Climate Change

Archaeology Institute Director to deliver 2021 Dalrymple Lectures during COP26 conference

Professor Jane Downes will be in Glasgow next month to deliver the 2021 prestigious Dalrymple Lectures. The lectures are taking place during COP26 and explore the role of archaeology and heritage in addressing the central concerns of this global meeting.
Professor Jane Downes alongside moai on Rapa Nui. (Donald Kirkpatrick)

Professor Jane Downes will be in Glasgow next month to deliver the 2021 prestigious Dalrymple Lectures.

The director of the University of the Highlands and Islands Archaeology Institute and an expert on climate change and heritage, Professor Downes is the latest in a long line of distinguished figures in 20th and 21st century archaeology to have delivered the lecture series, which is administered by a committee of curators drawn from the University of Glasgow and Glasgow Archaeological Society.

The 2021 lectures – entitled Archaeology, Climate Change and Sustainability: Island Perspectives – will be delivered during the 26th UN Climate Change Conference of the Parties (COP26) in Glasgow and explore the role of archaeology and heritage in addressing the central concerns of this global meeting.

From Monday, November 8, until Thursday, November 11, Professor Downes’ four evening lectures will consider how island archaeology – from Rapa Nui in the Pacific to Orkney – contributes to our understanding of sustainability and living with climate change now and in the future.

The lectures – which are also being live-streamed online – will begin at 6.30pm, Monday-Wednesday and from 7.30pm on Thursday evening. Each will be followed by a short Q&A session.


Lecture 1: Worlds apart: Islands’ sustainability stories
Monday, November 8, 2021, 6.30pm-8pm

The moai statues of Easter Island. Under threat from climate change. Photograph: Jane Downes.
The moai statues of Easter Island. Under threat from climate change. (Jane Downes)

It is assumed that people’s responses in the past to environmental and climate change will have relevance to our present issues. In this lecture the relevance of archaeology and the uses of the past will be examined critically: how can the experiences of communities in the more remote pre-Anthropocene past provide answers to our present-day climate crisis?

Fairly crude and well known “lessons from the past” have been drawn previously from island contexts, and here the effectiveness of and justification for these will be examined. Questions around conceptions of past sustainability, how we perceive resilience and adaptation will be explored, and relational approaches that are culturally and historically specific will be espoused.

Lecture 2: Winds of Change: a study of the dialectic between cultural and environmental change Tuesday, November 9, 2021, 6.30pm-8pm

Excavation under way at an eroding Neolithic settlement site at Catasand, Sanday, Orkney. (Vicki Cummings)

This lecture looks at climate change and sustainability in the past, exploring the relationship between environmental and societal and cultural change.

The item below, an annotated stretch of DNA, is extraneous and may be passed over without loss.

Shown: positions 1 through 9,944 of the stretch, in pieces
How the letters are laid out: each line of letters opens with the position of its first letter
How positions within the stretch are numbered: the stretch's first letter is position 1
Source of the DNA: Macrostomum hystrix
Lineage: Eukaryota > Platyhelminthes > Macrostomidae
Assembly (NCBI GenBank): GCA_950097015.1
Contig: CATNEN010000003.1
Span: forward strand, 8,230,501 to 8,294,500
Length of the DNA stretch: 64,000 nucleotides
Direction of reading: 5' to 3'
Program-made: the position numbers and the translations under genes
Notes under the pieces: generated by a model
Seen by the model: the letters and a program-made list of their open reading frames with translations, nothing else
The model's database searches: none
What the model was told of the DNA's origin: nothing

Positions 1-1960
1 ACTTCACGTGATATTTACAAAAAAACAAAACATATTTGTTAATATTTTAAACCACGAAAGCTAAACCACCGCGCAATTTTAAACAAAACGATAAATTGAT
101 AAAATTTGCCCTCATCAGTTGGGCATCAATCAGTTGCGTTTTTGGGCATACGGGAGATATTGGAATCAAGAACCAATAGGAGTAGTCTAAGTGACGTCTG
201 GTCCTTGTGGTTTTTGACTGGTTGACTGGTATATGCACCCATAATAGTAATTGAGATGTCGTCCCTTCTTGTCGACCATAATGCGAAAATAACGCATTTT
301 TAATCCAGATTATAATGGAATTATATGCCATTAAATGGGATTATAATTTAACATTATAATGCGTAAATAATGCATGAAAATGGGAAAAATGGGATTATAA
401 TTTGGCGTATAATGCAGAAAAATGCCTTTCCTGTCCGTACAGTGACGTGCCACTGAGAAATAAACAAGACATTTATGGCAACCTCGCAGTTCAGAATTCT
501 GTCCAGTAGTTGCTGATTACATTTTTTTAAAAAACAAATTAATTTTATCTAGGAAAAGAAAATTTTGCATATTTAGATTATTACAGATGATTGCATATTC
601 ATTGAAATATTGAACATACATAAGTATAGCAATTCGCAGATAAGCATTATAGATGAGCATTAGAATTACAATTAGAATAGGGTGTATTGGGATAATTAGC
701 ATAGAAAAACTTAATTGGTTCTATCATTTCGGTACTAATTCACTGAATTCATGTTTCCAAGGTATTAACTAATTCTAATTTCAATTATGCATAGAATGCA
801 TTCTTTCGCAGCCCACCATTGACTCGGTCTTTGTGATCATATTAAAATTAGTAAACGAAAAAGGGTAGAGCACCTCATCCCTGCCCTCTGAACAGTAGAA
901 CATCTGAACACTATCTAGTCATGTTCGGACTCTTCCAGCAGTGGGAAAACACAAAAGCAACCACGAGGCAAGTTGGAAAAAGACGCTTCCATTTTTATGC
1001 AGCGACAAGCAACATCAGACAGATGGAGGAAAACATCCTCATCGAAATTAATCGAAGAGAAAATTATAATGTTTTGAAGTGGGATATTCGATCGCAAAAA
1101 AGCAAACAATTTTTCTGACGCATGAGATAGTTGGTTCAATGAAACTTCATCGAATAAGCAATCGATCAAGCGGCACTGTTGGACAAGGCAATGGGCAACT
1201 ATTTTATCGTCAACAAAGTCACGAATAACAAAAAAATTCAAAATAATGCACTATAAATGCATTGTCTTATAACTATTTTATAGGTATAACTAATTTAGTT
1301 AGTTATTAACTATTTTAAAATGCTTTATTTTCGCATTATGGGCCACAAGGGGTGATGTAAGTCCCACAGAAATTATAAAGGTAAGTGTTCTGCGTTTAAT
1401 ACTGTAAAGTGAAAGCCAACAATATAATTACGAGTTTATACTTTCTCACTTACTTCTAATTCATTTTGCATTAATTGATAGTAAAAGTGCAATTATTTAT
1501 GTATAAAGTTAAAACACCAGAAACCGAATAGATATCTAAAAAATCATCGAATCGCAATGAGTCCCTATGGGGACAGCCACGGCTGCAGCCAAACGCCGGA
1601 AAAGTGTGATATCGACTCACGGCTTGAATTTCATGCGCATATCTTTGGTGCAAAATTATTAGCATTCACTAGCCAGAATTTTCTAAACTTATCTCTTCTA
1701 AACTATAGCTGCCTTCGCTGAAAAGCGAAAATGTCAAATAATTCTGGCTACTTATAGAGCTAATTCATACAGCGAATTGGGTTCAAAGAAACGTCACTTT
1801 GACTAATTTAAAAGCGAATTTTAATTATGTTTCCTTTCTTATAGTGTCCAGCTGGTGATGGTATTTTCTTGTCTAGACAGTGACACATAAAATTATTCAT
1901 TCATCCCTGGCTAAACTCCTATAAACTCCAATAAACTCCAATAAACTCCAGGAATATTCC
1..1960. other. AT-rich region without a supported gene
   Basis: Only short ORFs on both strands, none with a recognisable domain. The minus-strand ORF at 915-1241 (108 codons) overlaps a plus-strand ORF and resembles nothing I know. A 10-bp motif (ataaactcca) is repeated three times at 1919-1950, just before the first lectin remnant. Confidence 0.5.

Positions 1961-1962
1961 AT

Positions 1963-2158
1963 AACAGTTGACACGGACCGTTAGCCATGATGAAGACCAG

Archaeology and palaeoecology form our understanding of past societies and their relationship to the environment but have not been combined effectively with social theory to explore at a community or “lived” scale the dialectic of environmental and societal change. This lecture examines the particularities of the dialectic between societal and environmental dynamics and change through an analysis of prehistoric island communities.

Lecture 3: Belief in Sustainability: examining the role of ontology and belief systems in sustaining prehistoric communities
Wednesday, November 10, 2021, 6.30pm-8pm

Bronze Age cist burial. Sandwick, Orkney. (Sigurd Towrie)

In this lecture it is suggested that belief systems and ritual activity was equally as important as subsistence strategies and agricultural activities in sustaining and regenerating prehistoric communities.

Examining burial practices, and other overtly ritual or ceremonial contexts, helps understand past ontological understandings of the world and belief systems; it is proposed that ritual efficacy was central to the resilience of communities.

The examination of the centrality of attitudes and values in the past in adaptation to climate change presents new models for how the past can be relevant to behavioural change.

Lecture 4: ‘From encounters to actions’: the transformative potential of archaeology in relation to climate change
Thursday 11 November 2021, 7.30-9pm

Rapa Nui. (Jane Downes)

Here the relevance of archaeology in addressing climate change and sustainable development goals, and the potential role of archaeological heritage in climate action is explored. It is apparent that fundamental shifts in policy and professional practice needed, and a reconsideration of the “value” of archaeological heritage in context of global climate change will be presented.

The impact of climate-change induced coastal erosion on archaeological heritage is the focus of the lecture – an impact that affects small islands disproportionality.

Examples will be used to illustrate how public engagement in archaeology can improve climate literacy, and the potential power of archaeological heritage to promote a sense of urgency and engender climate action.


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